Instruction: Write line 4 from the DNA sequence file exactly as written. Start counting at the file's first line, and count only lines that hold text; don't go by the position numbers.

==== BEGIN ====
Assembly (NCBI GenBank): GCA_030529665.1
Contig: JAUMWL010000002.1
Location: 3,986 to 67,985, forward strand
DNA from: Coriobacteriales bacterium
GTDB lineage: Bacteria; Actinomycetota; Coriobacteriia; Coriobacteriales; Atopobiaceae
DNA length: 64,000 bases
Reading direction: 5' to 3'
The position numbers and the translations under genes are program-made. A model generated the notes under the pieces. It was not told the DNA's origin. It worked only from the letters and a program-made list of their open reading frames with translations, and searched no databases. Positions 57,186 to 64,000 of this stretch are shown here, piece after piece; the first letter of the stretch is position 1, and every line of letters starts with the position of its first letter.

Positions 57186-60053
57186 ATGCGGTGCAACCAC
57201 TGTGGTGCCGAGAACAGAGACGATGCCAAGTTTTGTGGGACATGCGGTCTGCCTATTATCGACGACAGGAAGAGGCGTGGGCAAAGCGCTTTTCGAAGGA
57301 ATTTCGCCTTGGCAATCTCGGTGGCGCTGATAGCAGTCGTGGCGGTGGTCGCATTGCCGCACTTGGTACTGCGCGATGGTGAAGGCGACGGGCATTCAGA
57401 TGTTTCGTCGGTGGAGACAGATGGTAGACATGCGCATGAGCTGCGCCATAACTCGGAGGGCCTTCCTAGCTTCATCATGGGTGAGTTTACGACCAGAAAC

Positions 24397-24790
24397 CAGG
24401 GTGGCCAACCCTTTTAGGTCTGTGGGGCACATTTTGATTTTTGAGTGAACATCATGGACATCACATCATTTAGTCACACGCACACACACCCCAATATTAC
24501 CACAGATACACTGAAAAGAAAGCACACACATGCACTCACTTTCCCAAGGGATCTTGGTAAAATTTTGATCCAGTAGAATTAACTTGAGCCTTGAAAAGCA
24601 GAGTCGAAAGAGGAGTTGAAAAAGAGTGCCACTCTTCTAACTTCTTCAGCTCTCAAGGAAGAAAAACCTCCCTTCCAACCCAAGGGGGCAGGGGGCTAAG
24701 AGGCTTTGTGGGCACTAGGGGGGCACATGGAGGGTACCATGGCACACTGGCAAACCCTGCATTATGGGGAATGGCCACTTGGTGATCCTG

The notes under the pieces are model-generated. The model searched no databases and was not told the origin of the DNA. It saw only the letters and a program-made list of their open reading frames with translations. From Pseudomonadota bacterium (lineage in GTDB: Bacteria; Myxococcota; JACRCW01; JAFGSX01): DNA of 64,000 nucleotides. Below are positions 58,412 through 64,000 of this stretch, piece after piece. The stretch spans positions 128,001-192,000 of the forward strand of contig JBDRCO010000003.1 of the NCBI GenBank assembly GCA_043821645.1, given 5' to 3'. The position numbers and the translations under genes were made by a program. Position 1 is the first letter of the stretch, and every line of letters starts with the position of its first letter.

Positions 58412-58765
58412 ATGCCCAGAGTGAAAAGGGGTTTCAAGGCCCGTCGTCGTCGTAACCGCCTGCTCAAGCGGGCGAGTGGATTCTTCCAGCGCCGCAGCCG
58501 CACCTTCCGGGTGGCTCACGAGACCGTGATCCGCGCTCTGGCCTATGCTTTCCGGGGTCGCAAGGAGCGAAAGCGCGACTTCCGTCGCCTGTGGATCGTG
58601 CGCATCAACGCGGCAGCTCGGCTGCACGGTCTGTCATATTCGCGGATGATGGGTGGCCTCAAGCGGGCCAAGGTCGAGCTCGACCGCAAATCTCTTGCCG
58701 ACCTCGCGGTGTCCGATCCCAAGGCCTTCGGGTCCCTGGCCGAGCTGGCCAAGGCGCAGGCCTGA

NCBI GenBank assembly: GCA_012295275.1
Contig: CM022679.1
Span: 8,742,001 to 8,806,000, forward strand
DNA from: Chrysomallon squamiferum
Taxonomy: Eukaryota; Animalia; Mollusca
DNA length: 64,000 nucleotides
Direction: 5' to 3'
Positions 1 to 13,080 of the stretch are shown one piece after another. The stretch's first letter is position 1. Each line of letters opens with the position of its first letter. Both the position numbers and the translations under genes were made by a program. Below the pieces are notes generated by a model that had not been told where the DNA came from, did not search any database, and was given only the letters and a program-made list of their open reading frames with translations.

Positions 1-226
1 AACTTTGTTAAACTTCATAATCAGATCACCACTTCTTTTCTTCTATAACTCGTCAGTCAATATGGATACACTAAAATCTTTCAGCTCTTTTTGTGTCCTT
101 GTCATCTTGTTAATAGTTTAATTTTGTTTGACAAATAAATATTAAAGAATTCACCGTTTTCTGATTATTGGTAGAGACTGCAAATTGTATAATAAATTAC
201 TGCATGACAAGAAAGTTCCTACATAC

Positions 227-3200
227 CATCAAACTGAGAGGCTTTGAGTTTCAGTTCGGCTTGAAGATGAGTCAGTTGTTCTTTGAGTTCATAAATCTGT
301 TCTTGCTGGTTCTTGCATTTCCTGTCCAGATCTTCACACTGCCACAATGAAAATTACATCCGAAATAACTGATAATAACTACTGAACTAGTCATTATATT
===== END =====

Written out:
DNA from: Coriobacteriales bacterium